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Bibi's two-state solution: State of Israel and State of the Jews

Israeli Prime Minister Benjamin Netanyahu told peace activists that he is willing to go to Ramallah, knowing that his preconditions for such contacts will immediately dissuade Palestinian President Mahmoud Abbas from extending him an invitation.
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There were times when such an announcement by the leader of a right-wing Israeli government would have made front-page headlines: “I am ready now to go to Ramallah or any other place to meet and hold direct negotiations.” This, according to an announcement issued by the prime minister’s office, is what Prime Minister Benjamin Netanyahu told representatives of Women Wage Peace on Sept. 1. The prime minister even asked his guests, should they meet with Palestinian President Mahmoud Abbas, to convey him the message that he was willing to renew direct negotiations with him.

There were times when the words “the solution is two states for two people” would have spoiled the media festival over the opening of the school year for Education Minister Naftali Bennett, head of the HaBayit HaYehudi Party and Netanyahu’s coalition partner. On the left, no one even bothered issuing a reaction to the obvious contradiction between the prime minister’s willingness to launch negotiations “without preconditions,” and the unrealistic condition that he stated in the same breath at that meeting, according to which the Palestinian state would recognize Israel as “the national state of the Jewish people.” And, of course, not a word about a freeze on settlement building in the West Bank.

Politicians, like the news editors who ignored the announcement, know full well that the chances of Abbas inviting Netanyahu to the Muqata, the Palestinian Authority headquarters, to conduct negotiations on a peace agreement are akin to the chances of US President Barack Obama inviting him to the White House to discuss the nuclear deal with Iran. Coincidentally — or perhaps not so coincidentally — the announcement about the meeting with the peace activists was issued by the prime minister’s office almost at the same time as the Palestinian news agency Ma’an reported that Abbas had declared he was stepping down from the leadership of all PLO institutions.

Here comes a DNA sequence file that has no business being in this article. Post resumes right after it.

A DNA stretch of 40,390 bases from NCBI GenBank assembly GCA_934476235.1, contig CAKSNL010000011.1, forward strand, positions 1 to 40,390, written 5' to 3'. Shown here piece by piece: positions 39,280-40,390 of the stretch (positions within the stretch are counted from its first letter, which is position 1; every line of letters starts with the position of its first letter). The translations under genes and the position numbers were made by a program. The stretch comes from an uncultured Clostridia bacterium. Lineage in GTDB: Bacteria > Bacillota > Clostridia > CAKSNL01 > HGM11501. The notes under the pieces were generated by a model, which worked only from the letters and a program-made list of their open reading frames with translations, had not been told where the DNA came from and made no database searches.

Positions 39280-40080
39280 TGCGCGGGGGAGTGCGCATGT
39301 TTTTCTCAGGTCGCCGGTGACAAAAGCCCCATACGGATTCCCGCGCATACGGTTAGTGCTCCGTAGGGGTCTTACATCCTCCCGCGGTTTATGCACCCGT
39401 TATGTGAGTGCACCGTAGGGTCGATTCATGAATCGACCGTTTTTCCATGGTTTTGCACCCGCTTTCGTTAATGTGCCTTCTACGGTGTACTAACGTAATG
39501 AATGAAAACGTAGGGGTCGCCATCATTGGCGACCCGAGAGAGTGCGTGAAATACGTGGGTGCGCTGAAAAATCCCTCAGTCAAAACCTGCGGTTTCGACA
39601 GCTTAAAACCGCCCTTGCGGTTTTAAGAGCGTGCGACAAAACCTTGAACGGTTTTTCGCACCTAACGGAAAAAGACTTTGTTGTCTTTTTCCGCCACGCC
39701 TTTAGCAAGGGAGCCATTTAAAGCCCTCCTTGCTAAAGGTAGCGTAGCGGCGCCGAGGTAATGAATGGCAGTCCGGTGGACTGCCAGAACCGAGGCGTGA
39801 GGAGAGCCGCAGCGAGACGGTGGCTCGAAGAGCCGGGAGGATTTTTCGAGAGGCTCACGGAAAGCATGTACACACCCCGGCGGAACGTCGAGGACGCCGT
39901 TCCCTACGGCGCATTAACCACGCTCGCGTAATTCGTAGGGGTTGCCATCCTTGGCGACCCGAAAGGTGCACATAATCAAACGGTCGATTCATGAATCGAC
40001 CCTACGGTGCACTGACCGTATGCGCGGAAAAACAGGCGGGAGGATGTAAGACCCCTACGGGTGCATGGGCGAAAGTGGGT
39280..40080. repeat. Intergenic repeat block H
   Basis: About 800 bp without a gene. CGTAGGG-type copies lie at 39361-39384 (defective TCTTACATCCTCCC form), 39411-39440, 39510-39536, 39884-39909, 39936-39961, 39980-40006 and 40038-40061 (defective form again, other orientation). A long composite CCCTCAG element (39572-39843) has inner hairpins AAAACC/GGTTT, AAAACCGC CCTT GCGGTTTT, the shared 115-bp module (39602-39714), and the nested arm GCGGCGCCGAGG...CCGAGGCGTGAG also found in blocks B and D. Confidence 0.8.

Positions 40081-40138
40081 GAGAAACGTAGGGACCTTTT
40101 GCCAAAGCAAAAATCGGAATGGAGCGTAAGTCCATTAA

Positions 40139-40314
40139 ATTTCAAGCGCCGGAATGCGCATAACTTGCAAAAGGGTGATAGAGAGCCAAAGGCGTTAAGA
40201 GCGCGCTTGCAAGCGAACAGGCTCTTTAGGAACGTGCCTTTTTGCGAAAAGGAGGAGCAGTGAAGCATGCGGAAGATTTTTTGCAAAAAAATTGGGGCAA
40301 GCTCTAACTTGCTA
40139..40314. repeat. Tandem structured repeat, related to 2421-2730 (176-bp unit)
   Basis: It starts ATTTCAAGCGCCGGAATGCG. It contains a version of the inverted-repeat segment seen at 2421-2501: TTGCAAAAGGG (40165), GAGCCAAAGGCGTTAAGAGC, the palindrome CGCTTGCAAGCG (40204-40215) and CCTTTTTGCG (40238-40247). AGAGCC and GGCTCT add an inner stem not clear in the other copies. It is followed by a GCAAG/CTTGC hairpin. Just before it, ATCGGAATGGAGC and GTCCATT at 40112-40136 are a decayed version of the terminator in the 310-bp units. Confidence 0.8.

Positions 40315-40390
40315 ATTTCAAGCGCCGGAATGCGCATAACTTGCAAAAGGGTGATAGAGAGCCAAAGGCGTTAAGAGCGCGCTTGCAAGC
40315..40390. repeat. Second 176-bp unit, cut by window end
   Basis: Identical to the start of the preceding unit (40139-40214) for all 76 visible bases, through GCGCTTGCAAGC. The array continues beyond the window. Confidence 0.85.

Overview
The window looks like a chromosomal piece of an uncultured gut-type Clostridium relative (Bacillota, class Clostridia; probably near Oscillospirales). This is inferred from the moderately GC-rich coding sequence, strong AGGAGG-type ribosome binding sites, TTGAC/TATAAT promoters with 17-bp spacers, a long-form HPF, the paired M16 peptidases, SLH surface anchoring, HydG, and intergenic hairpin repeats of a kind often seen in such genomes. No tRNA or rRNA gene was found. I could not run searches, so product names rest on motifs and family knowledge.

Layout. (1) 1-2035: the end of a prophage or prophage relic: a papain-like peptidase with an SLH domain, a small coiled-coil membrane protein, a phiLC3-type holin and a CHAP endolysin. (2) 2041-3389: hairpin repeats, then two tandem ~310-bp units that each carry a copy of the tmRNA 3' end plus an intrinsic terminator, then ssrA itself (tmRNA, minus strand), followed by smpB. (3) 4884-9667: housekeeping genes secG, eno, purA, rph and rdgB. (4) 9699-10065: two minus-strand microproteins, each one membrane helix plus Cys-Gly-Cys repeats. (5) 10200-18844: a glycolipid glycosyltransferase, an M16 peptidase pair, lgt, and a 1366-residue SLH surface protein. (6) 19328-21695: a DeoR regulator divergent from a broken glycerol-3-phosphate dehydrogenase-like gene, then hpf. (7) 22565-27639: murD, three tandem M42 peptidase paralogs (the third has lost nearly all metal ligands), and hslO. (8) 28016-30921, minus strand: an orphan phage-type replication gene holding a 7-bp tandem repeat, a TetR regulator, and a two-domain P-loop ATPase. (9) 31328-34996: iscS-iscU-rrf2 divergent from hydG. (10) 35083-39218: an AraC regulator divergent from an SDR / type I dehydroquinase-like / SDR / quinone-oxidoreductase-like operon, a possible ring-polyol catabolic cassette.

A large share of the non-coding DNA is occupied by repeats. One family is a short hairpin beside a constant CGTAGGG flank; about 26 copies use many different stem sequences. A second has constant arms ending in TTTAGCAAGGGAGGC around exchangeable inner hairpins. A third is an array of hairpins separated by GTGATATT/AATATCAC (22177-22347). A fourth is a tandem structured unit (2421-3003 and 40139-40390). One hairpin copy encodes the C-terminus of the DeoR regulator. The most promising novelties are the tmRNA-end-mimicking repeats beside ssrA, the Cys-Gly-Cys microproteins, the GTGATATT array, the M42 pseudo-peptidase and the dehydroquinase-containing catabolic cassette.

The announcement on Abbas' behalf was made at a meeting of the Fatah central committee, ahead of the Palestinian National Council meeting being convened in Ramallah at the end of next week. Mohammed al-Madani, a member of the Fatah central committee and a close Abbas associate, said the next day that the move was designed to capture the attention of the dormant United States and European Union, and to pass on to them the following message: “I don’t want to hold onto a job that has become a kind of security doorkeeper for Israel, and anyone who wants to assume responsibility is welcome to do so.” Madani also noted that Abbas had even told Jordan’s King Abdullah during their meeting Aug. 30 that he was considering an announcement at the UN General Assembly at the end of September saying he has no interest in heading an authority devoid of sovereignty. So what interest could he have in shaking Netanyahu’s empty hands?

According to a senior US official who spoke on condition of anonymity, Washington is well aware of Abbas’ position, his advanced age and the battles of succession paralyzing the Palestinian leadership in the West Bank. The Americans, as well as the Europeans, know that former British Prime Minister and retired Quartet envoy Tony Blair does not have any real news for residents of the Gaza Strip, despite the contacts he is leading between Hamas and Israel. The official denial issued by Netanyahu’s office on this matter was designed to refute rumors that Blair had been authorized by the prime minister to discuss a package deal, which includes a cease-fire and a lifting of the Israeli blockade on Gaza. According to reliable information that Al-Monitor received, the denial is more credible than the rumor.